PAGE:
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Moving Memory: Difficult Histories in Dialogue (exhibition opening)

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13:30, Monday 6 Jun 2016 (1 hour 30 minutes)
Concordia, LB Building - LB 671 CaPSL/CEREV
Research-Creation Installation or PerformanceHeritage in ConflictsOral History

Around the globe the planning of large-scale memorial-museum projects concerned with violent histories are frequently marred by conflict, omission, and competitions of victimhood. This problem also extends to scholarship on genocide and memory. “Moving memory” is a collaborative multi-sited research exhibition about the Armenian and Roma genocides that proposes creative solutions to these museological and scholarly conflicts around commemoration.
Our multi-sited event includes two primary installation pieces and a live public event. Hourig Attarian’s installation, “Threading a map, spinning life stories,” integrates oral and video-projected testimonies of second-generation female survivors of the Armenian genocide with a live performance piece. Nadine Blumer’s “What is the Life of a Monument?” is an interactive replica of Germany’s national Roma Holocaust Memorial that prompts reflection on how commemoration of past injustice intersects with struggles against violence in the present day. The path into the gallery will prompt visitors to consider these distinct cases of genocide in conversation with one another as a way of reframing the common impasse in representations about “competing” narratives of violence. To extend the exhibit beyond the limited space of the gallery, Anique Vered will facilitate a “Public-Panel-Relay” (see June 7th), a unique form that opens “Moving Memory” into a conversational happening with conference participants and passers-by, as well as with partner academic and arts-based institutions in Armenia via live-web streaming and remote public response.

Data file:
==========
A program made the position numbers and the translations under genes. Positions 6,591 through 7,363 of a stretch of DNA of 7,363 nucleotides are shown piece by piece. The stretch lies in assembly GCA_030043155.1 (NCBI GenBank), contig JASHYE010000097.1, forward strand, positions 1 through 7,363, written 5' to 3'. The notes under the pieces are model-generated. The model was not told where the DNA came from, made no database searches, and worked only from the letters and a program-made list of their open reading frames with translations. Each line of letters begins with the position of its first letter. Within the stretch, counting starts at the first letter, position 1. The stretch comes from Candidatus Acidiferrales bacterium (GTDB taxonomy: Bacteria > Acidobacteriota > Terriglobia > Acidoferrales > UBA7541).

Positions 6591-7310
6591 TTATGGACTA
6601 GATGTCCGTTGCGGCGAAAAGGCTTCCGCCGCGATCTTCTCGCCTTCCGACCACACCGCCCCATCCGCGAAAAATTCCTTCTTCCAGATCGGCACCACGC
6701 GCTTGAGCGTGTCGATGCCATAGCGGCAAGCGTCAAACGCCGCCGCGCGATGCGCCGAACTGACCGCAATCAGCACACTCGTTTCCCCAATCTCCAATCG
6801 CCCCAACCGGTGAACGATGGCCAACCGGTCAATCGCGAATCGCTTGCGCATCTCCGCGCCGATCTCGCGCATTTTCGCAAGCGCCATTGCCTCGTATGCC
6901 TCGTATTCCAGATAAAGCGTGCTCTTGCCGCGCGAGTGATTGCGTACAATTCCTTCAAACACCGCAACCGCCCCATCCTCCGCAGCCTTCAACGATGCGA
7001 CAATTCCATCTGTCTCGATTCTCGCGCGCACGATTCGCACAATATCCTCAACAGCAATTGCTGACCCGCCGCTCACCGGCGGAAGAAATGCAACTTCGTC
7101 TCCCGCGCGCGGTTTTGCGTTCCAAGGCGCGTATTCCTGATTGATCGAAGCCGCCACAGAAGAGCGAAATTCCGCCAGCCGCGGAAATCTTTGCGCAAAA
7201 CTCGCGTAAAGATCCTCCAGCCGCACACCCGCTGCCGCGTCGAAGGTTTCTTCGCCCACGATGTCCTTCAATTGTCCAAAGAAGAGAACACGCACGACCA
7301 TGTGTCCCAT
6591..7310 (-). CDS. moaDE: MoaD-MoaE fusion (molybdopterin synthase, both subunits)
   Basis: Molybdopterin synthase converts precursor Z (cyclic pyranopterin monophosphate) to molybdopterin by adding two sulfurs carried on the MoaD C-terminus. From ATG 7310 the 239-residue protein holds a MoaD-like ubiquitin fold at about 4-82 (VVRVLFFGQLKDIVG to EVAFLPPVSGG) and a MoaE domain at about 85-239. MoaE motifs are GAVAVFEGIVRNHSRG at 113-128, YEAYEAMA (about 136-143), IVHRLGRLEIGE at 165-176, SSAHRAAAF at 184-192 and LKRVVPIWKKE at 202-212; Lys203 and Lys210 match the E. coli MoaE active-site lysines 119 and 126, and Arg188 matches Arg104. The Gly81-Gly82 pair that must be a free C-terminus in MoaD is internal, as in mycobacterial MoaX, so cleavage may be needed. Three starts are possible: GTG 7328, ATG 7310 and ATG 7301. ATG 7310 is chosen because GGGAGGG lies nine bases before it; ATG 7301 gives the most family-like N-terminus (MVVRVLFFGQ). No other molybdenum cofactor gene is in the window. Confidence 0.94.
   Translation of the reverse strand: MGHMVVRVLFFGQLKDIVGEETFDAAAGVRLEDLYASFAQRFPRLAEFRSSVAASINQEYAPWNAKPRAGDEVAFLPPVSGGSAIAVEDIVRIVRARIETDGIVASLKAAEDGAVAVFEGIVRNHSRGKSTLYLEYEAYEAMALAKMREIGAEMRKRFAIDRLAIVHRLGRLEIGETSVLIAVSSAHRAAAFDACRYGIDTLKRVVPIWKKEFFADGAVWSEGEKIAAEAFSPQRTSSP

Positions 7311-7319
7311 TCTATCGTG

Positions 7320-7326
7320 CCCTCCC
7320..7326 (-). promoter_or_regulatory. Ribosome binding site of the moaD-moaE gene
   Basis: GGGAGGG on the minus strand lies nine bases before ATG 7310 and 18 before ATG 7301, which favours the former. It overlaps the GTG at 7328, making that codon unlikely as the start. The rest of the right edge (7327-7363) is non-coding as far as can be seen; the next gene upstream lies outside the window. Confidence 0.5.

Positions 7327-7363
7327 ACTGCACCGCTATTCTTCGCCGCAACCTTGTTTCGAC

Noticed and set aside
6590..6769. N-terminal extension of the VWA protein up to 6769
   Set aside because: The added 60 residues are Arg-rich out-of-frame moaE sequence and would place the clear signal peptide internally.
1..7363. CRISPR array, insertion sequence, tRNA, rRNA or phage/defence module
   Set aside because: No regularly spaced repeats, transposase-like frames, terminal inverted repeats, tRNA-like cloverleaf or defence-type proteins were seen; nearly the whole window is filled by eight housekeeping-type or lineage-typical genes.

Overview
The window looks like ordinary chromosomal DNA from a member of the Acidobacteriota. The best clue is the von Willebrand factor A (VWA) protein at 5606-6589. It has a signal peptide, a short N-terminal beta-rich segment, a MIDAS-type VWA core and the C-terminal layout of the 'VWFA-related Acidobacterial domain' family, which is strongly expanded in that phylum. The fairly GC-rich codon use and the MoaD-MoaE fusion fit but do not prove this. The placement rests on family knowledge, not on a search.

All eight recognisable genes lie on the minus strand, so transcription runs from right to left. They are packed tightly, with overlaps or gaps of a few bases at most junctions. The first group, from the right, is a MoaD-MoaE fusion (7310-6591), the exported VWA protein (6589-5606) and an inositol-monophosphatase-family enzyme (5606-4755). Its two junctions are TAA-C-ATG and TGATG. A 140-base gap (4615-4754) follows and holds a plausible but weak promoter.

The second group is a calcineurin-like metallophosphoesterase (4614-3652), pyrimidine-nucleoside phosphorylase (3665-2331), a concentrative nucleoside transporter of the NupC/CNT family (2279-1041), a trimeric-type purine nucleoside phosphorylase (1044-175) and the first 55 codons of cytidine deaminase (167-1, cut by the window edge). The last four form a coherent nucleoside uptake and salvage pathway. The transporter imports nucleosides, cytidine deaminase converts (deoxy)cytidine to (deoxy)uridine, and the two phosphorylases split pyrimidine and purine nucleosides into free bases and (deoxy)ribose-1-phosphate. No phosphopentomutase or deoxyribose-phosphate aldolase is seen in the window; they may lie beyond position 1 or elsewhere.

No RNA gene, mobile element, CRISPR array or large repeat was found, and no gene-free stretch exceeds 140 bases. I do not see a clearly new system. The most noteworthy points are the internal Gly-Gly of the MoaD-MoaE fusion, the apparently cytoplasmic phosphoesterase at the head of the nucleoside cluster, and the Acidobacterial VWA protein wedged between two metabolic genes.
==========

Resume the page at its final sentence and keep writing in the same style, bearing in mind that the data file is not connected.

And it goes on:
By literally moving memory, this project interlinks physical, discursive, and digital spaces of representation, catalyzing the movement of ideas and historical narratives locally and transnationally, and prompting audiences to think through histories of violence in relation to, rather than in opposition to one another.

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